Sometimes, in the world of wildlife tourism, animal abuse is easy to identify. Elephants in Thailand show the scars from being chained, lion cubs used for petting are separated from their mothers so they can be pet by tourists, tigers lie around in a drugged stupor so it is easy to take a tiger selfie, and orca whales kept in captivity show a collapsed fin, a sign of less than optimal health. Other animal attractions that are detrimental to wildlife, however, are not so obvious. They require a bit of research. Take snorkeling with stingrays.
This wildlife attraction has become very popular in places like the Cayman Islands, Antigua, Belize, Australia, Moorea, and Mexico. People obviously love it. But is it bad for the stingrays? At first glance you might say to yourself…
Hey, they’re not captive, they come and go as they please, so what is wrong with swimming with stingrays?
How the ‘Swimming with Stingrays in the Cayman Islands’ Attraction Started
Snorkeling with stingrays in the Cayman Islands is a very popular wildlife attraction. It all started back in the 1930’s when fishermen started feeding them scraps and a few tourists came to watch. Then, soon after, the tourist activity was moved to a nearby shallow sandbar (what today is knows as Grand Cayman Stingray City Sandbar) to allow people stand in the shallow waters without having to get in the water and snorkel or dive. Since 1986 intentional feeding has been allowed to attract more stingrays to the site.
Right now this attraction draws close to a whopping 1 million visitors each year to the Cayman Islands, and during the Grand Cayman Stingray City tours and at the Stingray City Sandbar you are allowed to feed, pet, and play with stingrays. A quick google search will bring over 10 different tour companies offering “eco-tours” to go snorkel and interact with stingrays (“play with the stingrays” as some operators say). At first glance, nothing would tell you that this is a bad activity, after all, the sting rays are free to come and go, and yet they choose to stay where the tourists are.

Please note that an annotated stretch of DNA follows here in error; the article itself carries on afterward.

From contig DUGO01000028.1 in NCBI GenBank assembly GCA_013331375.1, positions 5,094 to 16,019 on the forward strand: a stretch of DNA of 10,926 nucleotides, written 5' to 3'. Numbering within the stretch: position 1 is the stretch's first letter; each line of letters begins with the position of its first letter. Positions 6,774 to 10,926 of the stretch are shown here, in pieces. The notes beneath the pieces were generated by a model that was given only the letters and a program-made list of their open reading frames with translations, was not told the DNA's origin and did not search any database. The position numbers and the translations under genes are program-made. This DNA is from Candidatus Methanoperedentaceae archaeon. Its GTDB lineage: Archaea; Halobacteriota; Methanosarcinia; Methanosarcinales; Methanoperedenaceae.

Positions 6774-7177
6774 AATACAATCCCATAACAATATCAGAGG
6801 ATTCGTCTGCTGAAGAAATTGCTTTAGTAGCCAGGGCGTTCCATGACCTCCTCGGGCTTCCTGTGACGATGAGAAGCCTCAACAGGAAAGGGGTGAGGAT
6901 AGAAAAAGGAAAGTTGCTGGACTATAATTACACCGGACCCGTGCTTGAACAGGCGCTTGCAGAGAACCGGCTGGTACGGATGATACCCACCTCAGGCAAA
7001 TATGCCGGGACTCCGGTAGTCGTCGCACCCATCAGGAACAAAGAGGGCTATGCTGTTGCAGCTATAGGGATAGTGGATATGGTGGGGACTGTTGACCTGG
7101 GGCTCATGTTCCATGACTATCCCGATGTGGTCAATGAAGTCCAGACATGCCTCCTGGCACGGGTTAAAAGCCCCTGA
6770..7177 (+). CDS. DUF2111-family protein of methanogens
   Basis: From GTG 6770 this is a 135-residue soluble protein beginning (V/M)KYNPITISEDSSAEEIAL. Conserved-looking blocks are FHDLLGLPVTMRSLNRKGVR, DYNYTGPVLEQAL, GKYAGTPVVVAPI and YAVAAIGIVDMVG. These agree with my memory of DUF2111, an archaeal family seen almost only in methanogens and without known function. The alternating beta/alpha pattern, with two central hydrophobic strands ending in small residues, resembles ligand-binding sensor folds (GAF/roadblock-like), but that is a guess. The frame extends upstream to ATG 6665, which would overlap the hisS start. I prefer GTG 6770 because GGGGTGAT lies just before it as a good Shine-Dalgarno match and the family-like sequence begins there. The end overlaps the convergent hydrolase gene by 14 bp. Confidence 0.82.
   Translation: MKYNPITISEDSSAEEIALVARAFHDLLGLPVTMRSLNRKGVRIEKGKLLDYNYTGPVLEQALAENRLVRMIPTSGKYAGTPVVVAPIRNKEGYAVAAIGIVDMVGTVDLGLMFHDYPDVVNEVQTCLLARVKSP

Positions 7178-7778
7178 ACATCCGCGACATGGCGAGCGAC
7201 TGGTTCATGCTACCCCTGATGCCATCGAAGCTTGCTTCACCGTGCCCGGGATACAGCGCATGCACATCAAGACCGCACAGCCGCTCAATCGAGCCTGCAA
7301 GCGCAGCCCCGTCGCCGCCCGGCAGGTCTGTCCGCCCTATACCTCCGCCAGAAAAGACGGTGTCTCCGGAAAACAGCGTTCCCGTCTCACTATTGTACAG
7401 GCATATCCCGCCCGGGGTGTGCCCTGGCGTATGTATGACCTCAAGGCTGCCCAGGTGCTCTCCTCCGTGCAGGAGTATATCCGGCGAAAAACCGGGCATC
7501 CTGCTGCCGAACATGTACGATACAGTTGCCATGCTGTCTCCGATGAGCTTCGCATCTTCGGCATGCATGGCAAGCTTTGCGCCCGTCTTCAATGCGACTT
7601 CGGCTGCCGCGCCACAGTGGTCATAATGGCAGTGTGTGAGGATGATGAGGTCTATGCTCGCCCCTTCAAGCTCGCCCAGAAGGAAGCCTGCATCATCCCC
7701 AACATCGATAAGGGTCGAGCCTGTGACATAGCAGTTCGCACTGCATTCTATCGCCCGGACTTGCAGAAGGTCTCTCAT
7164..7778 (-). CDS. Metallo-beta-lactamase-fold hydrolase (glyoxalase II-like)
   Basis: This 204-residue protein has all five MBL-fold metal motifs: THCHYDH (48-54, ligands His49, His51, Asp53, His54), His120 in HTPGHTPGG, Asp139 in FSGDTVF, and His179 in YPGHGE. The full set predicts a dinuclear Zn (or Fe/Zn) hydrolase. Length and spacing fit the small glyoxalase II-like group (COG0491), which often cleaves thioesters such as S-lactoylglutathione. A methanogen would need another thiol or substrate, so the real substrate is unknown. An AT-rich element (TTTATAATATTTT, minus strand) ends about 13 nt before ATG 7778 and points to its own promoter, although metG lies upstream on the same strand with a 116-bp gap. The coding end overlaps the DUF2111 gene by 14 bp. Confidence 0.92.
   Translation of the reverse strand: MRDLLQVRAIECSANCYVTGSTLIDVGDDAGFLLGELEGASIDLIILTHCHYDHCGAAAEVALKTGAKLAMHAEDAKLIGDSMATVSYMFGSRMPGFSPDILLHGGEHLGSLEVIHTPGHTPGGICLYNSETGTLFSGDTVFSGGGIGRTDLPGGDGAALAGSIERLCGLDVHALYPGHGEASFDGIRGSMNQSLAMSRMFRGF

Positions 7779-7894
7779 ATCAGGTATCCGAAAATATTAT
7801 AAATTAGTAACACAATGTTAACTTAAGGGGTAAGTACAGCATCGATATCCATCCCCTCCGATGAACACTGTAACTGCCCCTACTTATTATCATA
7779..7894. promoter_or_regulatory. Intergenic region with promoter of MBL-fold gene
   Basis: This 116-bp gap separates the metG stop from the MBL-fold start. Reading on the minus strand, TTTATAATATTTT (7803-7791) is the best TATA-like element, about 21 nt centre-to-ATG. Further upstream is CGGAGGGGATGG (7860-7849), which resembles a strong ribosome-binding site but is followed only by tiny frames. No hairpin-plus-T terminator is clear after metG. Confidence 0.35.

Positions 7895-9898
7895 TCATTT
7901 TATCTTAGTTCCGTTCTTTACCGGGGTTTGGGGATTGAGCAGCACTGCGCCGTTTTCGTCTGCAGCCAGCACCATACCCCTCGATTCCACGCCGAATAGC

Swimming with Stingrays in Stingray City Antigua and other Parts of the World
Same scenario as in the Cayman Islands. Tourists flock to Stingray City Antigua to swim with the stingrays, feed them, and pet them. This wildlife attraction has also become very popular in places like Mexico’s Isla Contoy, Moorea in French Polynesia, Shark Ray Alley in Belize, and Hamelin Bay in Western Australia.
Why Swimming with Stingrays is Not Good for the Rays
The continuous feeding (sometimes daily) of the southern stingray (Dasyatis americana ) for wildlife interaction tourism purposes has changed the natural behavior of these animals in several ways.
The southern stingray is mainly solitary (sometimes seen in pairs or in groups when migrating) and feeds primarily at night on bivalves, worms, and crustaceans. At least this is how wild southern stingrays normally behave.
Once you introduce continuous feeding, here’s what happens:
1) Wild Southern Stingrays are Mainly Solitary
Due to the constant feeding, the normally solitary stingrays are now attracted to tourist areas in large numbers. This has resulted in a higher frequency of interactions between stingrays, leading to elevated disease transmission, increase in parasites, and injuries (mainly bites from other stingrays). Competition for food and aggressive interactions among the rays is revealed by the frequent bite marks on the trailing edges of the pectoral fins of fed stingrays.
2) Wild Southern Stingrays are Nocturnal
The southern stingray is naturally a nocturnal species that forages at night and remains stationary during the day, usually burrowed in the sand.
But the tourist boats don’t arrive until day time. This has caused a change in the stingrays daily activity, from a nocturnal forager over large areas to a diurnal beggar in a small area.
This study found that “the average activity space of the wild stingrays at night was 45 times greater than the average activity space of the fed stingrays during the day (0.63±0.36 km2 vs. 0.014±0.003 km2, respectively)” This means that the stingrays are not traveling, are not moving, and are becoming sedentary. Like a couch potato.